Challenges and outlook
The development of Clear paves the way for next generation studies of the dynamics and evolution of the solar storms so that one can address many basic questions that have so far eluded observational answers. Despite the impressive results obtained to date, however, multi-conjugate adaptive optics remains at an experimental stage, at least for the time being, owing to its complexity and hardware requirements. A number of issues need to be addressed before this technique reaches the levels of robustness and reliability required for routine observations. For instance, further refinement and optimisation are needed to handle continuously developing images of the Sun’s surface for times longer than a few minutes, as most dynamic solar processes are characterised by longer lifetimes. The successes at Big Bear are built on earlier pioneering work at NSO and KIS. The successes at Big Bear will lead to a wider adoption of multi-conjugate adaptive optics in new telescopes, including the 4 m clear aperture Daniel K Inouye Solar Telescope (DKIST), currently under construction atop Haleakala, Maui, Hawai’i, will bring this technique to maturity in the coming years, and potentially transform solar observations and, thus, our understanding of the powerful transient phenomena occurring on the surface of the Sun. The DKIST project director is Thomas Rimmele, who has been the key collaborator in all three generations of AO in Big Bear.
The advantages of ground-based telescopes are as follows:
- Resolution: Largest aperture telescopes are ground-based because mass and size are not such critical considerations.
- Instrumentation: Much more complex and sophisticated instrumentation are ground-based because mass and size are not such critical considerations.
- Repair: If something goes wrong with a ground-based telescope, engineers can tackle the problem(s) without a space suit.
- Cost: Space missions are vastly costlier because the telescope has to be built with the realisation that post facto correction is extremely expensive (if it is even possible). Then there is the cost of placing the telescope in orbit.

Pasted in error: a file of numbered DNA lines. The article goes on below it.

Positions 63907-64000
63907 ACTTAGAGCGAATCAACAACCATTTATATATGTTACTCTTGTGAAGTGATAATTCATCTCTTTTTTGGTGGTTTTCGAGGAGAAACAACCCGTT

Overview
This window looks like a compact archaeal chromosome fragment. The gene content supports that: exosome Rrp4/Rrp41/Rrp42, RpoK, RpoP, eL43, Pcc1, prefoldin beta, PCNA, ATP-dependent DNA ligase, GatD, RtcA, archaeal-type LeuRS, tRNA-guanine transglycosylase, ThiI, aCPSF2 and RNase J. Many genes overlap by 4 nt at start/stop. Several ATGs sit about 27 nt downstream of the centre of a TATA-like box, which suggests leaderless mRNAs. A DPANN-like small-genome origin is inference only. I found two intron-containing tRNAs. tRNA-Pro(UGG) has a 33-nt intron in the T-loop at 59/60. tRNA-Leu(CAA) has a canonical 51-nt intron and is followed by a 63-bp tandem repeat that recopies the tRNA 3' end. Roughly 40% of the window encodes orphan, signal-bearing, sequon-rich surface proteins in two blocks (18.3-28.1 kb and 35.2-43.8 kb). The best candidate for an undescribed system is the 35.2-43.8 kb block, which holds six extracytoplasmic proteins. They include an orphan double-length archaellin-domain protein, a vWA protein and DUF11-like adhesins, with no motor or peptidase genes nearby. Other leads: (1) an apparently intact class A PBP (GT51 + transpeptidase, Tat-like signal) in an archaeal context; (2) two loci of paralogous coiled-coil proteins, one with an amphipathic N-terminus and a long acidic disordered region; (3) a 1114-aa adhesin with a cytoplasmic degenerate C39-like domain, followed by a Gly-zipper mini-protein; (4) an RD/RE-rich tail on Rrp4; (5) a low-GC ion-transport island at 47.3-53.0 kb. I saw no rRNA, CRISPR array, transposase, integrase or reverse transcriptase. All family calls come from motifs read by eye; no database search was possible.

What are currently the most pressing questions in solar physics, and how will the development of larger telescopes, like DKIST, help to answer them?
We at the dawn of having the spatial and temporal resolution to be able to observe the Sun’s dynamics on their fundamental scales from the surface to corona. The GST can probe at the edge in the Sun’s surface and lower atmosphere, while DKIST will have more than twice the resolution of the GST and the DKIST will also reach out to the corona. Currently, we do not understand the fundamental origin of space weather. More broadly, the Sun has the largest scale magnetic field that we can resolve and understanding how it is driven is a basic problem of wide interest.
What were the main technical challenges you encountered during the development of multi-conjugate adaptive optics and the Clear system?
A solar MCAO system cannot be bought off the shelf, but it is a custom development that involves various state of the art technologies that are combined and need to work (together) flawlessly in a complex system. Challenges involve both fast digital imaging hardware and fast, parallel processing computers as well as the quality of the optical components, in particular of the DMs and wavefront sensors. Designed and built as an experimental pathfinder, Clear has allowed us to test and optimise critical parameters and algorithms over the years.
Is Clear restricted to the observation of the Sun, or can it be extended to study stars and other astronomical targets as well?
Clear is solely for the Sun. There are two MCAO systems in the world operating on telescopes. GeMS in near IR on the 8m Gemini South night-time telescope and Clear. Clear uses what is called a Shack-Hartman WFS system, which is different than GeMS. Furthermore, GeMS uses laser and natural guide stars, while Clear uses features on the Sun’s surface as ‘guide stars’.
Clear has been the product of a successful and long-standing collaboration involving the US and Germany. What is the importance of this international aspect of the project, and how do you see the role of international collaborations develop in current and future observational astronomy?
As scientific technologies become more capable, they also become more complex and expensive (both hardware and implementation). It is most cost-effective and efficient to work in teams across institutions and national borders. This serves the interests of the taxpayers who ultimately support the scientific enterprise that underlies progress, like MCAO, and derive its economic and intellectual benefits.
Prof Goode has many years of research experience focusing on the Sun’s surface and atmosphere. Other research interests include helioseismology and climate studies. Combining ground-based observatory data with satellite data, Prof Goode explores the dynamic properties of solar magnetic fields that are the origin explosive events, namely space weather.
National Science Foundation
- Dirk Schmidt, NSO
- Thomas Rimmele, NSO
- Thomas Berkefeld, NSO
Prof Phil Goode received an AB from the University of California at Berkeley in 1964 and a PhD from Rutgers University in 1969. He is a distinguished research professor of physics at New Jersey Institute of Technology (NJIT) and was founding Director of the Center for Solar-Terrestrial Research. Prof Goode led the project to build the GST – the world’s highest resolution solar telescope at Big Bear Solar Observatory (BBSO), California. The telescope has been in operation since early 2009. He was director of BBSO since NJIT took over BBSO from Caltech in 1997 until 2013. He now concentrates his research efforts on adaptive optics.
Prof Phil Goode